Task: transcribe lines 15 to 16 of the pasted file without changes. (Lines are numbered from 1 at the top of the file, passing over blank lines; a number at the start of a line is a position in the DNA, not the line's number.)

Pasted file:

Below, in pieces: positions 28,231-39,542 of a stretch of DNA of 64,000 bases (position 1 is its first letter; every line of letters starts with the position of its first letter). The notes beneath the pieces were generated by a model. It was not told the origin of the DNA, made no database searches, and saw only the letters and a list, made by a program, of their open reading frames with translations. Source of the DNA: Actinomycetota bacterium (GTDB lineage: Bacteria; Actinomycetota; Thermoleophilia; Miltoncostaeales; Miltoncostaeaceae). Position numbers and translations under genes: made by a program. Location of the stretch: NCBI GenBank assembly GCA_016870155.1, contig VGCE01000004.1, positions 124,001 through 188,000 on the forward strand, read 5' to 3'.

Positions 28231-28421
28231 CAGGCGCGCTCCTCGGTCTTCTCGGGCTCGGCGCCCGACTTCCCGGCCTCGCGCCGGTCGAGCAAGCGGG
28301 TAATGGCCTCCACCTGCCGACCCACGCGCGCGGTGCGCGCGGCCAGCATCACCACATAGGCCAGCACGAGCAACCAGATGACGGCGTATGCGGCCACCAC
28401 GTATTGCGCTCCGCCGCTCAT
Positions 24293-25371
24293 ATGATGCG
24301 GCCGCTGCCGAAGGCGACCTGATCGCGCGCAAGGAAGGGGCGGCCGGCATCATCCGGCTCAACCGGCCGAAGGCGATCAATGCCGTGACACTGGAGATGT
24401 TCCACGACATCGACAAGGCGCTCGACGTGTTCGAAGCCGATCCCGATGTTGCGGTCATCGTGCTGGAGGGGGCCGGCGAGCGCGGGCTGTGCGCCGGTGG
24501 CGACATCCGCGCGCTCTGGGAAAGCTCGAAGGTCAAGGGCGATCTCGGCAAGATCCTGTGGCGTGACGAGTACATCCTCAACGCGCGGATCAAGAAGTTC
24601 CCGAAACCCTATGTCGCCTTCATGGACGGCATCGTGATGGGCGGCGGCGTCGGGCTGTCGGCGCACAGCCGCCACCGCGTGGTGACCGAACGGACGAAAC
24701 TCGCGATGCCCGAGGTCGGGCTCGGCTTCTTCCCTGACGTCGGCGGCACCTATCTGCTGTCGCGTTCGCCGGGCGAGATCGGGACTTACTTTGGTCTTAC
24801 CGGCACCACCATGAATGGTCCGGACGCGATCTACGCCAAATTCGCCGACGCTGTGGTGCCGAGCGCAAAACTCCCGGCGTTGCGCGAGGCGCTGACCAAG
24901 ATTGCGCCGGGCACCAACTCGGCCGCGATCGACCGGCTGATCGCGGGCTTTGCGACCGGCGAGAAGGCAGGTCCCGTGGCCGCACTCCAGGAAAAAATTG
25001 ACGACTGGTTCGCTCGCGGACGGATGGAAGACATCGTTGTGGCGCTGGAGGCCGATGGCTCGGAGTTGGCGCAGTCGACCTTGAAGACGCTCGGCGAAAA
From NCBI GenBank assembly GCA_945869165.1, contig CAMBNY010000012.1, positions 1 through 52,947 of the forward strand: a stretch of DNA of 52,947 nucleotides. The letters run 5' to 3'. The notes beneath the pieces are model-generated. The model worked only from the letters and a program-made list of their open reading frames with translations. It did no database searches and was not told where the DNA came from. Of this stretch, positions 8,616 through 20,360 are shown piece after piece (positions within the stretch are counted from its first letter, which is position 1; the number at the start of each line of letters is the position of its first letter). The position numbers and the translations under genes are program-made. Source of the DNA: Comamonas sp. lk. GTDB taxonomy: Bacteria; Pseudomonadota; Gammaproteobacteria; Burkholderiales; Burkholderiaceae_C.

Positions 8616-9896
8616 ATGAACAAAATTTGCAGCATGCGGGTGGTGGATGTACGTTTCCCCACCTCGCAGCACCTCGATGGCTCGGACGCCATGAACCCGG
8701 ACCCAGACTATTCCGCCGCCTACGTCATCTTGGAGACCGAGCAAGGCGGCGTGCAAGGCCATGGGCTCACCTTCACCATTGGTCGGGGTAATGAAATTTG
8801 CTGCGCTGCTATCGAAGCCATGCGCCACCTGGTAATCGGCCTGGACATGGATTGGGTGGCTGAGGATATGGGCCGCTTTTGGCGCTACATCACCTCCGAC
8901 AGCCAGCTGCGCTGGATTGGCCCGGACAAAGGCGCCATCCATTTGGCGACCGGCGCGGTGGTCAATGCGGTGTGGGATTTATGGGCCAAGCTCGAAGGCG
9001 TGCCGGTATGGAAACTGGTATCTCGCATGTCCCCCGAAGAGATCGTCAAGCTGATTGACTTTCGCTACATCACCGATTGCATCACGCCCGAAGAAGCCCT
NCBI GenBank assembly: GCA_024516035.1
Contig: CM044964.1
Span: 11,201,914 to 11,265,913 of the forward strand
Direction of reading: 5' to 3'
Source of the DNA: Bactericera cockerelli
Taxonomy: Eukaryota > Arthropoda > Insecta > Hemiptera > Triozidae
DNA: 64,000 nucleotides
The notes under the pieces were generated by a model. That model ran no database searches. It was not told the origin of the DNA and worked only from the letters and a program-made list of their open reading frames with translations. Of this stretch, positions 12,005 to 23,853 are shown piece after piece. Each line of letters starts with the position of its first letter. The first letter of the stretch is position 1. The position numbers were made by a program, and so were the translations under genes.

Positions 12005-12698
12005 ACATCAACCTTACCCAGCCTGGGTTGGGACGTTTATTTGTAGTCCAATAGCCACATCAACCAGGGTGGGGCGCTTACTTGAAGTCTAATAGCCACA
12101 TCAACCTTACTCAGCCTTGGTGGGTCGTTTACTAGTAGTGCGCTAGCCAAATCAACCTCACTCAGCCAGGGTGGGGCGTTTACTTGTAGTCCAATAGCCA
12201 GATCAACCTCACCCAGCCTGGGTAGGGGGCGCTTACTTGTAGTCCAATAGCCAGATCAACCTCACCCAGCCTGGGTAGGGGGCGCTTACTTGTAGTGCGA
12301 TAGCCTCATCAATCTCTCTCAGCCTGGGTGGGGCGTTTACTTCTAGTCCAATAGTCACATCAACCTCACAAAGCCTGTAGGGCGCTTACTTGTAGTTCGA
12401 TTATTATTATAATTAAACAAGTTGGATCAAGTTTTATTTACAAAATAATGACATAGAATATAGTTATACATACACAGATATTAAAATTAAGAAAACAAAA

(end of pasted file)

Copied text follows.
25001 ACGACTGGTTCGCTCGCGGACGGATGGAAGACATCGTTGTGGCGCTGGAGGCCGATGGCTCGGAGTTGGCGCAGTCGACCTTGAAGACGCTCGGCGAAAA
From NCBI GenBank assembly GCA_945869165.1, contig CAMBNY010000012.1, positions 1 through 52,947 of the forward strand: a stretch of DNA of 52,947 nucleotides. The letters run 5' to 3'. The notes beneath the pieces are model-generated. The model worked only from the letters and a program-made list of their open reading frames with translations. It did no database searches and was not told where the DNA came from. Of this stretch, positions 8,616 through 20,360 are shown piece after piece (positions within the stretch are counted from its first letter, which is position 1; the number at the start of each line of letters is the position of its first letter). The position numbers and the translations under genes are program-made. Source of the DNA: Comamonas sp. lk. GTDB taxonomy: Bacteria; Pseudomonadota; Gammaproteobacteria; Burkholderiales; Burkholderiaceae_C.